Cervical cancer is the primary Reason for cancer-related deaths in developing countries
Gainesville Animal Removal, cervical cancer is the most common woman-related cancer, followed by breast cancer. About 122,844 new cervical cancer cases are diagnosed annually (estimations for 2012). It mostly affects middle-aged girls (between 40 and 55 years), especially those from the lower economic status who fail to perform regular health check-ups. The early stages of cervical cancer are asymptomatic, later stages may present with abnormal vaginal bleeding, foul-smelling vaginal discharge, lower back pain, bleeding and pain during urination or pain during intercourse. Human papillomavirus (HPV) infection is now a well-established cause of cervical cancer. At least 50% of sexually active men and women get HPV at some point in their lives that generally resolves spontaneously; however, only 3-10% of women develop chronic illnesses, and are at high risk of developing cervical cancer.
Tools for prevention:
Since early detection predicts better prognosis, among the very best methods of controlling and preventing cervical cancer is routine screening by Pap Smear, VIA and early identification.
Screening by cervical cytology Pap smear (scrapings from the cervix) has result in marked decrease in cervical cancer incidence. The test isn’t considered for women below age 25 years and over age 65 years. A 3-yearly examination is suggested for girls between the ages of 25 -49 years while for the age group between 50-64 years a Pap smear once in every 5 years is recommended. The issue with pap smear screening is its low compliance among Indian women.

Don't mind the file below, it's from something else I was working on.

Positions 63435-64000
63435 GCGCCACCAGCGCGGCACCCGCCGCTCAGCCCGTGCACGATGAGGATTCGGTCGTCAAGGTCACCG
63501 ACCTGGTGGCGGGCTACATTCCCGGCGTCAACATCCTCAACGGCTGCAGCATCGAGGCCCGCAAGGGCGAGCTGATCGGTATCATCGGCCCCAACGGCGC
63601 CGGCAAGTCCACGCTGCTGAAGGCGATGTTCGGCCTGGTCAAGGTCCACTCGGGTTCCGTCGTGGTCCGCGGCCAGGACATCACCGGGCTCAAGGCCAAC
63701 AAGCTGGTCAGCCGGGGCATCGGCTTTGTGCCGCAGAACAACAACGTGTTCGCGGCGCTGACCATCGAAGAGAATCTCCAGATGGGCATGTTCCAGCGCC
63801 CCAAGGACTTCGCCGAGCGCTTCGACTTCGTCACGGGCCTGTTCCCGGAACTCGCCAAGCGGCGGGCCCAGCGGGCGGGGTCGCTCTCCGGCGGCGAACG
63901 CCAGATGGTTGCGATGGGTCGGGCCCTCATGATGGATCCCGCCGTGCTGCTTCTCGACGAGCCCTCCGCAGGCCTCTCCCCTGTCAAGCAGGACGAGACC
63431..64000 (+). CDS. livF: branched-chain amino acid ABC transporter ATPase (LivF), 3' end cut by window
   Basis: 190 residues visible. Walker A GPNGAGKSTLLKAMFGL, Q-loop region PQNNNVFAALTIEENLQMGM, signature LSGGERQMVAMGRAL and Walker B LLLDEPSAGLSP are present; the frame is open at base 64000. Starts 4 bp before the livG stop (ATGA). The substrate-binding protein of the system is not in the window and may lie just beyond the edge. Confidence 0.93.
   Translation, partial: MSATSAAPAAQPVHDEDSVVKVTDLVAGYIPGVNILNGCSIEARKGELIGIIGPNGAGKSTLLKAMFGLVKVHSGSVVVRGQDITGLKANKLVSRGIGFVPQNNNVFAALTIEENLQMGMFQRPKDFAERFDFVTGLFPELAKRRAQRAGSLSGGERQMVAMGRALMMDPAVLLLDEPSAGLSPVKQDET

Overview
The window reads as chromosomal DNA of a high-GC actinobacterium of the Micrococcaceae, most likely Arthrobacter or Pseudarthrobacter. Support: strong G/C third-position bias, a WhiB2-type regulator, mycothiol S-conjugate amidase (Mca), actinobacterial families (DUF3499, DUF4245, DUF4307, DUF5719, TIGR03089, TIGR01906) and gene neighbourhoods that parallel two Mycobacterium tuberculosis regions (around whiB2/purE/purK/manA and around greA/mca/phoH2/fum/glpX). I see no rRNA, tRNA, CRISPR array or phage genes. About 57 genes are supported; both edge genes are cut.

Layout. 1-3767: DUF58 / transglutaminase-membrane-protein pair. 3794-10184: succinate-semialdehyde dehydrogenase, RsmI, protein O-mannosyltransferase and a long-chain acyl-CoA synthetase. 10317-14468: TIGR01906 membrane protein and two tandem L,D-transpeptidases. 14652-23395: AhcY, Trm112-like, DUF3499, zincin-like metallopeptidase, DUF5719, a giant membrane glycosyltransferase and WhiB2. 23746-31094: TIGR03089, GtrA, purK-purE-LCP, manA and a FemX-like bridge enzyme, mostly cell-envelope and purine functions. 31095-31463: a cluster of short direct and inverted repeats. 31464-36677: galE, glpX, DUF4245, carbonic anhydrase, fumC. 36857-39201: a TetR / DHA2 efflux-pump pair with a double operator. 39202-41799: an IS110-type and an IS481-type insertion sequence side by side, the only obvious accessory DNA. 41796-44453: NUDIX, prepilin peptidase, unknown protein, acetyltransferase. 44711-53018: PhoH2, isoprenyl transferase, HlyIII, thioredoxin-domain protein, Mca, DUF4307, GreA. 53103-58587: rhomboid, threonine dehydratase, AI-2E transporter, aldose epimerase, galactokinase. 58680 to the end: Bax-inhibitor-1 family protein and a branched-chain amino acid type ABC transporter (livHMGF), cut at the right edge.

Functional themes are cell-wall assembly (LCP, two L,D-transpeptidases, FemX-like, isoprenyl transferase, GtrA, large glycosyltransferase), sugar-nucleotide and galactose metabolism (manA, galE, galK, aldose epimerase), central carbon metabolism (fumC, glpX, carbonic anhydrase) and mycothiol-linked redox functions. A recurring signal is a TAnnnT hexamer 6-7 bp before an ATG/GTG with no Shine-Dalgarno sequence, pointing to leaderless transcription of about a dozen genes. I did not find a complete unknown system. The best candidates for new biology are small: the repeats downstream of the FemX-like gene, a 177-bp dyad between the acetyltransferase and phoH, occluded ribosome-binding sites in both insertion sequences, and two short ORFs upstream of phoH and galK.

Prevention by vaccination is emerging as the best option. Among the several strains of HPV infection two breeds: HPV 16 and 18, accounts for at least 70% of all cancer cases worldwide. HPV vaccines that prevent against HPV 16 and 18 infection are now available and have the capacity to reduce the incidence of cervical and other anogenital cancers.
The currently available vaccines are safe and efficacious. The protection is seen only when the vaccine is given before infection with HPV, the vaccine should be provided before sexual debut. The vaccine should rather be introduced to parents as a cervical cancer preventing vaccine rather than as a vaccine against a sexually transmitted disease. The HPV vaccination is therefore of public health importance.
Two vaccines licensed globally are available in India; a quadrivalent vaccine (GardasilTM marketed by Merck) and a bivalent vaccine (CervarixTM promoted by GlaxoSmithKline). These vaccines do not protect against the serotype with which infection has already occurred before vaccination. The bivalent and quadrivalent vaccines available are prophylactic, not curative.
Prevention is far better than cure. This saying does not seem to hold good for Indians as far as healthcare is concerned with just around 10 percent of adults opting for vaccines
Treatment of established cervical cancer
Cancer in very early phases may be removed surgically. In later stages, radiation and chemotherapy possibly used alone or after surgery